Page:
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27 May, 2008


Every child has them. You can’t avoid them. Well meaning friends, family and distant acquaintances will bring your child gifts of soft toys and all assortment of rattles and doodads upon the announcement of their birth. It’s as if our society welcomes the birth of a child by indoctrinating them from the moment of birth into the philosophy of “STUFF”. Don’t get me wrong, practical gifts of clothing, manchester and the occasional toy are an enormous blessing to a new family putting together a nursery or just meeting the growing and changing needs of their “bundle of joy”, however no child needs 27 stuffed animals, 46 ratttles and 52 assorted other “toys”.

As your child gets older, the toys inevitably get bigger, or have more pieces, or have small hard pieces that get trodden on in the middle of the night. Today’s children have more toys of their own than could be found in a small country town one hundred years ago.

Toy Philosophy

How do you control the toy clutter? How do you decide what stays and what goes? What is your toy philosophy?

We have had our share of bad toy purchases. Over the years we developed a philosophy (at first, unconsciously) about the toys we allow in our home. It generally works well and is necessary given the restricted space we have.

Firstly, I detest battery operated toys. Yes, we have some, but we don’t purchase these for our children. I hate the lights and sound and “press a button and it will do this” limitations. The electronic noise drives me crazy! At this point in time I think that between our two preschoolers they have one battery operated toy and a small torch each.

Secondly, and more importantly, we have a strong preference for open ended toys. Open ended toys inspire imagination and require a child to be present and active in play, as opposed to the passivity inspired by many single function and electronic toys. We have a large selection of wooden train track pieces, a container of assorted vehicles, a container of “people and animals”, dress ups (with a particular emphasis on “doctors things”, just what the kids like and have been given), a dolls house with furniture, Duplo blocks and, more recently, Lego bricks. For more artistic endeavours we have playdough, crayons, pencils, textas, chalk, paints and assorted crafty odds and ends. We have plenty of books. We also have puzzles and board games – our family are quite enthusiastic about our board games!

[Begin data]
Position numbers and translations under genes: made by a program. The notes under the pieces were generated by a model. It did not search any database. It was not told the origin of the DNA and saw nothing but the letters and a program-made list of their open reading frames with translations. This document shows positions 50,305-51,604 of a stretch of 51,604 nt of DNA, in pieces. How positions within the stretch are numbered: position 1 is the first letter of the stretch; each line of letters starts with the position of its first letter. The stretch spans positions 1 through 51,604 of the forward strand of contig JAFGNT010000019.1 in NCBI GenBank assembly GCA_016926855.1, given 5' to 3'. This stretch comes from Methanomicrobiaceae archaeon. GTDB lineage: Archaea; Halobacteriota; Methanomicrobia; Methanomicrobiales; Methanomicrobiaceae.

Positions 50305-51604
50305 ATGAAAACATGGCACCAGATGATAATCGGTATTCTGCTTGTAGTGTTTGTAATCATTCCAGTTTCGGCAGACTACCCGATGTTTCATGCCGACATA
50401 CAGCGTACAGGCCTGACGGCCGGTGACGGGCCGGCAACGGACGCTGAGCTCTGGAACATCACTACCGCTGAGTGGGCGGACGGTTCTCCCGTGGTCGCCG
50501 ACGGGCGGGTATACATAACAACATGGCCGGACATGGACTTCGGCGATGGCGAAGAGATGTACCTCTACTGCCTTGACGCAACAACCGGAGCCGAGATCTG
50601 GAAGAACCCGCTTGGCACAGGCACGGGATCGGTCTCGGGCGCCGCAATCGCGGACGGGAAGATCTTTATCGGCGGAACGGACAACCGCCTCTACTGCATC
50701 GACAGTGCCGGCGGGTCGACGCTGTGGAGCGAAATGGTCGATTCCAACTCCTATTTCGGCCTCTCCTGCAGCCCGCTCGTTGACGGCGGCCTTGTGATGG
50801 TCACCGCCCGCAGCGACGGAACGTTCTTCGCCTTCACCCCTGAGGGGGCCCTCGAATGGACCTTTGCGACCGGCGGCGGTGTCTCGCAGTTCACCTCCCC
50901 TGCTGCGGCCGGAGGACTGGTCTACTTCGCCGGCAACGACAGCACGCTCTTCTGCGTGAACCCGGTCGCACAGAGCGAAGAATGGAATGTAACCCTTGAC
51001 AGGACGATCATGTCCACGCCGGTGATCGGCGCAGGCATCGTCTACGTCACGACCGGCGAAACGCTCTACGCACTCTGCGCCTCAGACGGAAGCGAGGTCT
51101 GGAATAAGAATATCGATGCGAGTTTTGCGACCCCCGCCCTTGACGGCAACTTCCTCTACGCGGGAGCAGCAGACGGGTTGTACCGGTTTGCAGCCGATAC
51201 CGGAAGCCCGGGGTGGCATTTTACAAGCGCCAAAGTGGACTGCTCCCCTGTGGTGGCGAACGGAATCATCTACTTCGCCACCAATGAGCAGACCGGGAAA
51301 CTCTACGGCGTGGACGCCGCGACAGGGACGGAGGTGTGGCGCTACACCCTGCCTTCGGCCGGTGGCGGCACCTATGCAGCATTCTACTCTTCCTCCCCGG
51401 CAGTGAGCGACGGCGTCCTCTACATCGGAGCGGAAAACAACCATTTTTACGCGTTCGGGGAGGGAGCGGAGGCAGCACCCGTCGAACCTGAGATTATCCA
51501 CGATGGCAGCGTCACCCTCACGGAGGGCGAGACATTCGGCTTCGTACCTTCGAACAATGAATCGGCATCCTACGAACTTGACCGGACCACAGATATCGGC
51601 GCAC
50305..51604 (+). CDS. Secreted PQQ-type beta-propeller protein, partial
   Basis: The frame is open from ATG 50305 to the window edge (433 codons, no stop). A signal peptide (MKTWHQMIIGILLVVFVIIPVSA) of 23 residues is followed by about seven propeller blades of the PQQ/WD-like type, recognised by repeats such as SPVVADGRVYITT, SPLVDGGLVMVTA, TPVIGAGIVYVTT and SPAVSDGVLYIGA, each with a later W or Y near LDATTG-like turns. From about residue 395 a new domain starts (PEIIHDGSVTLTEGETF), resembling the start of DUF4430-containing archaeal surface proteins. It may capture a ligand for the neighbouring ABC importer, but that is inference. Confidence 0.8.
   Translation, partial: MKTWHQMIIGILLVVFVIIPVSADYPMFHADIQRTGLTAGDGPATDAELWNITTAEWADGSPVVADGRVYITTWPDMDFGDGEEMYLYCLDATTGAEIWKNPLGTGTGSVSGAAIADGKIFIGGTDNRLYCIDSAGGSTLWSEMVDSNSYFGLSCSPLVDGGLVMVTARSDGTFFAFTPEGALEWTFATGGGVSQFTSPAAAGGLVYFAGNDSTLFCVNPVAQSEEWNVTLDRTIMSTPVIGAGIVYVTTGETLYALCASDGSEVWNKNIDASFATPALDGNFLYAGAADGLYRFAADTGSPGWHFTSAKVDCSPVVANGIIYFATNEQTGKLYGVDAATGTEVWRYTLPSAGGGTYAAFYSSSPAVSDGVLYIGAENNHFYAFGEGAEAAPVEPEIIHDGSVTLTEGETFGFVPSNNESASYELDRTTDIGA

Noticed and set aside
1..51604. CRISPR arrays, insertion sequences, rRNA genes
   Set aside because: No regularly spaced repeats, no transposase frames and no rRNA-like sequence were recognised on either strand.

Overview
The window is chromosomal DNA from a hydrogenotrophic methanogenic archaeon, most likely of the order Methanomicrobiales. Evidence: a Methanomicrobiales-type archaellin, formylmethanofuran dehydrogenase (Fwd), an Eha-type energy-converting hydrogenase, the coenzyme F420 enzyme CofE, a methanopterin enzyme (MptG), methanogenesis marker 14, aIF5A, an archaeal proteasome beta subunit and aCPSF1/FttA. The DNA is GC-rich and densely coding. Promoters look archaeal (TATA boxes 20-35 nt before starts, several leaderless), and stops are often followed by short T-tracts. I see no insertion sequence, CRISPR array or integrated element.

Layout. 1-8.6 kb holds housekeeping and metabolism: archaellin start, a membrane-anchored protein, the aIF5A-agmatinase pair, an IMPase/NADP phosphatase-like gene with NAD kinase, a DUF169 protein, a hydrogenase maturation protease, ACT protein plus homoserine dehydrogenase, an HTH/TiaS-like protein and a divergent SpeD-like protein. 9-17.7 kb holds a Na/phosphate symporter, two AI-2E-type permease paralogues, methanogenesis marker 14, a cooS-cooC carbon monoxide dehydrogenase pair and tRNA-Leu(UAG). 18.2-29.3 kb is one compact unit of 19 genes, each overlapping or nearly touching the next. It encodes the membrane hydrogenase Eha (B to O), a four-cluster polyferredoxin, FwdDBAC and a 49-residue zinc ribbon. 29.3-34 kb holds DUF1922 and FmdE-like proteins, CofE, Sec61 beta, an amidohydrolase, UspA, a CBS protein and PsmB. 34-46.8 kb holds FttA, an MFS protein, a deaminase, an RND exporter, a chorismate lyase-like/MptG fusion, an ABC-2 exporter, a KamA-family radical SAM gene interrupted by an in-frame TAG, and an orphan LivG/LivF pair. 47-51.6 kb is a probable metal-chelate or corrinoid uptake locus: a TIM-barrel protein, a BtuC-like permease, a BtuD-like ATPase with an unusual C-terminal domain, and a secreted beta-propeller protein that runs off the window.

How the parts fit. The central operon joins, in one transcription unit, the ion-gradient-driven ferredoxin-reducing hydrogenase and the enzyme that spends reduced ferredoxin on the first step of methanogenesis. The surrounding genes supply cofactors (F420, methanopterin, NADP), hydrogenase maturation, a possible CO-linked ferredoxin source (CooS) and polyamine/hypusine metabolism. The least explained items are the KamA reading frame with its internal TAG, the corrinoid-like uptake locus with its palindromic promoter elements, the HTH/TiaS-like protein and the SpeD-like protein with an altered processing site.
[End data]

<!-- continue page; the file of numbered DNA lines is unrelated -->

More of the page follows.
Baby Toys

Our five month old baby has a basket of her own toys. Already there are some definite favourites. She loves the Alimrose Designs“Bush Baby” she was given by her godmother, which is a “doll” and rattle in one. She also likes the Knot Doll I bought her for Christmas.

Toys for Preschoolers

Our most played with toys would have to be the figurines from our “people and animals” box. They come from a variety of sources but our favourites are Schleich models (which are hardy enough to withstand rough play but are intricate and accurate and just beautiful to look at) and wooden animals and people such as this bull I bought our son for Christmas.

Playdough is another favourite around here, although I don’t get it out as often as the kids would like me to. Dress ups are also popular and range from old clothes belonging to adults (either as is or modified) to character-oriented purchases, however the kids get the most use out of very basic materials such as a play cloth or fabric remnant.

This month there’s been a lot of talk on blogs I read about toy clutter and how to keep control of it. 43 Folders talked about the masses of clutter that children attract and Unclutterer talked about setting limits on gifts.

There can be a tendency to become a gift nazi. Really, life is too short to get hung up about every item that comes into your home or every gift the children are given. We have a few simple rules for what we let our children have. For toys it is no Barbie/Bratz dolls and no guns/weapons at this point in time. For clothes it is that they must cover the shoulder and have some sort of sleeve. That’s it. Since we have a few very basic rules they tend to get respected.

If we’re asked for suggestions for gifts, we will generally suggest something practical that the kids need or want, something consumable (such as playdough or paints), something that adds to a set they already have (such as Duplo or train set pieces) or something they can experience – a season pass to a venue or tickets to something.

One suggestion that frequently comes up is that of rotating toys. I, personally, think that is a bad idea because it reinforces the need to fill our lives with stuff. Kids are truly entertained with very little – the cardboard insert that came out of a sheet set became a surfboard the other day or a large box becomes a cubby house or a space ship. Children learn to occupy themselves instead of living this culture of constant entertainment or boredom.

We have limited space and therefore have to limit the amount of toys the kids have. However, they are an active part of the decision making process. They chose to keep toys I would gladly see the back of but they are their own people and my job is not to “control” them.

Stepping back and focusing on the essentials helps bring some perspective to the situation. Read the comments on the aforementioned blog posts to see how worked up some people can get about this.

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